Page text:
Tuesday, November 25, 2014

Blessed are the Peacemakers

In his Sermon on the Mount, Jesus famously proclaims, "Blessed are the peacemakers, for they shall be called sons of God" (Matthew 5:9, ESV). In the wake of all that occurred last night in Ferguson, it seems to be quite the appropriate message for us today.

When Jesus spoke of peacemakers, he no doubt had in mind the concept of shalom (Hebrew for "peace"). What we need to keep in mind though is what exactly is encapsulated in shalom. Cornelius Plantinga states the following: 

"The webbing together of God, humans, and all creation in justice, fulfillment, and delight is what the Hebrew prophets call shalom. We call it peace but it means far more than mere peace of mind or a cease-fire between enemies. In the Bible, shalom means universal flourishing, whole ness and delight -- a rich state of affairs in which natural needs are satisfied and natural gifts fruitfully employed, a state of affairs that inspires joyful wonder as it's Creator and Savior opens doors and welcomes the creatures in whom he delights. Shalom, in other words, is the way things ought to be."

So while it is right for us to be against rioting, arson and looting, it is not enough for our peacemaking to end there. We must also be against systemic injustice, racism, division and oppression. We must realize that it is not enough to try to KEEP peace, especially when true peace doesn't actually exist. We must strive to MAKE peace. 

We need to humbly admit that our point of view just might not always be the point of view of ultimate truth. We must demonstrate empathy before leaping right to judgment. When we can't understand how there could be any logical explanation for a person's actions, that should cause us to wonder if there's a piece of the puzzle we don't see or at least don't fully understand. This involves great deals of listening before speaking; patiently asking for explanation instead of quickly offering criticism; humbly asking God to give us the vision to see where peace needs to be made, the wisdom to know how we should respond, and the courage to follow through with action.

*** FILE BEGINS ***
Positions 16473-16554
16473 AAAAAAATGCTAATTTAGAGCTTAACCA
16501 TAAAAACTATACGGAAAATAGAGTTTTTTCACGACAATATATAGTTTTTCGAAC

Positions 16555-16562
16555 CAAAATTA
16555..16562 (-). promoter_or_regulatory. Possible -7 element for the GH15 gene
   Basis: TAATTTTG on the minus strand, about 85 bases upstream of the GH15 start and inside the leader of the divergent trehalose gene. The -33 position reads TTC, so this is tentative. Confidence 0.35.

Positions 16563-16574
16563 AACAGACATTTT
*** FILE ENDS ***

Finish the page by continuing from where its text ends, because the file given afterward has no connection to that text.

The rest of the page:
Peacemaking is hard work. It is at times painful. It is always costly. It certainly was for Jesus, the true Son of God, the ultimate peacemaker. He, at ultimate cost to himself, not only KEPT peace, but MADE peace. May we prayerfully and humbly seek to follow his example.

"For he himself is our peace, who has made us both one and has broken down in his flesh the dividing wall of hostility by abolishing the law of commandments expressed in ordinances, that he might create in himself one new man in place of the two, so making peace, and might reconcile us both to God in one body through the cross, thereby killing the hostility." (Ephesians 2:14-16, ESV)

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